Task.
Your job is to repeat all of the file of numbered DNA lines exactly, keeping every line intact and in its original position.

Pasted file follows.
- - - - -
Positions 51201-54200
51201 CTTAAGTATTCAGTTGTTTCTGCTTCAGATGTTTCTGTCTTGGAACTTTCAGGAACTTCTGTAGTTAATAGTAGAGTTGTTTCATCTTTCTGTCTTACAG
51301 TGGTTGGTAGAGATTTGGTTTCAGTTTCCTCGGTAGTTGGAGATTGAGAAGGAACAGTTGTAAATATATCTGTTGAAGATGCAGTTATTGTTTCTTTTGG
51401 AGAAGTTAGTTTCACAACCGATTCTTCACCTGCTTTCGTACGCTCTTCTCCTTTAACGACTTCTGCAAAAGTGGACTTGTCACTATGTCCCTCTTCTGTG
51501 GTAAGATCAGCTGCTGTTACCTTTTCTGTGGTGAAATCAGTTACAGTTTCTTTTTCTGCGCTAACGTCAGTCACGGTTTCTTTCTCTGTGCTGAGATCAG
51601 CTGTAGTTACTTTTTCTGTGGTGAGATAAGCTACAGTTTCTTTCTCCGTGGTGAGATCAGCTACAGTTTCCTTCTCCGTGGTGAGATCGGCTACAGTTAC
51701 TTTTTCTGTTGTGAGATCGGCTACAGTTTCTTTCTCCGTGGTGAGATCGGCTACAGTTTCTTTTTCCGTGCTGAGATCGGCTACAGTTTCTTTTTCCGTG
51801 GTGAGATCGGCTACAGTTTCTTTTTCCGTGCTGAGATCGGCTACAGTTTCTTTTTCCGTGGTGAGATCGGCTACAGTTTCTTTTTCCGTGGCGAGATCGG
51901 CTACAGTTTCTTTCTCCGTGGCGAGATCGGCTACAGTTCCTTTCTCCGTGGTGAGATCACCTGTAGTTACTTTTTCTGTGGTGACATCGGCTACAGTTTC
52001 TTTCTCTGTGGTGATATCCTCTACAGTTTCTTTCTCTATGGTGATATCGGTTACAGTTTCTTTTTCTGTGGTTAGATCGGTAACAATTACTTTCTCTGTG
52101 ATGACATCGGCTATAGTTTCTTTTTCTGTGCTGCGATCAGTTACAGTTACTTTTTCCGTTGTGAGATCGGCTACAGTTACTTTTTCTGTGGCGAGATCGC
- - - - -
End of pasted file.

Positions 51201-54200
51201 CTTAAGTATTCAGTTGTTTCTGCTTCAGATGTTTCTGTCTTGGAACTTTCAGGAACTTCTGTAGTTAATAGTAGAGTTGTTTCATCTTTCTGTCTTACAG
51301 TGGTTGGTAGAGATTTGGTTTCAGTTTCCTCGGTAGTTGGAGATTGAGAAGGAACAGTTGTAAATATATCTGTTGAAGATGCAGTTATTGTTTCTTTTGG
51401 AGAAGTTAGTTTCACAACCGATTCTTCACCTGCTTTCGTACGCTCTTCTCCTTTAACGACTTCTGCAAAAGTGGACTTGTCACTATGTCCCTCTTCTGTG
51501 GTAAGATCAGCTGCTGTTACCTTTTCTGTGGTGAAATCAGTTACAGTTTCTTTTTCTGCGCTAACGTCAGTCACGGTTTCTTTCTCTGTGCTGAGATCAG
51601 CTGTAGTTACTTTTTCTGTGGTGAGATAAGCTACAGTTTCTTTCTCCGTGGTGAGATCAGCTACAGTTTCCTTCTCCGTGGTGAGATCGGCTACAGTTAC
51701 TTTTTCTGTTGTGAGATCGGCTACAGTTTCTTTCTCCGTGGTGAGATCGGCTACAGTTTCTTTTTCCGTGCTGAGATCGGCTACAGTTTCTTTTTCCGTG
51801 GTGAGATCGGCTACAGTTTCTTTTTCCGTGCTGAGATCGGCTACAGTTTCTTTTTCCGTGGTGAGATCGGCTACAGTTTCTTTTTCCGTGGCGAGATCGG
51901 CTACAGTTTCTTTCTCCGTGGCGAGATCGGCTACAGTTCCTTTCTCCGTGGTGAGATCACCTGTAGTTACTTTTTCTGTGGTGACATCGGCTACAGTTTC
52001 TTTCTCTGTGGTGATATCCTCTACAGTTTCTTTCTCTATGGTGATATCGGTTACAGTTTCTTTTTCTGTGGTTAGATCGGTAACAATTACTTTCTCTGTG
52101 ATGACATCGGCTATAGTTTCTTTTTCTGTGCTGCGATCAGTTACAGTTACTTTTTCCGTTGTGAGATCGGCTACAGTTACTTTTTCTGTGGCGAGATCGC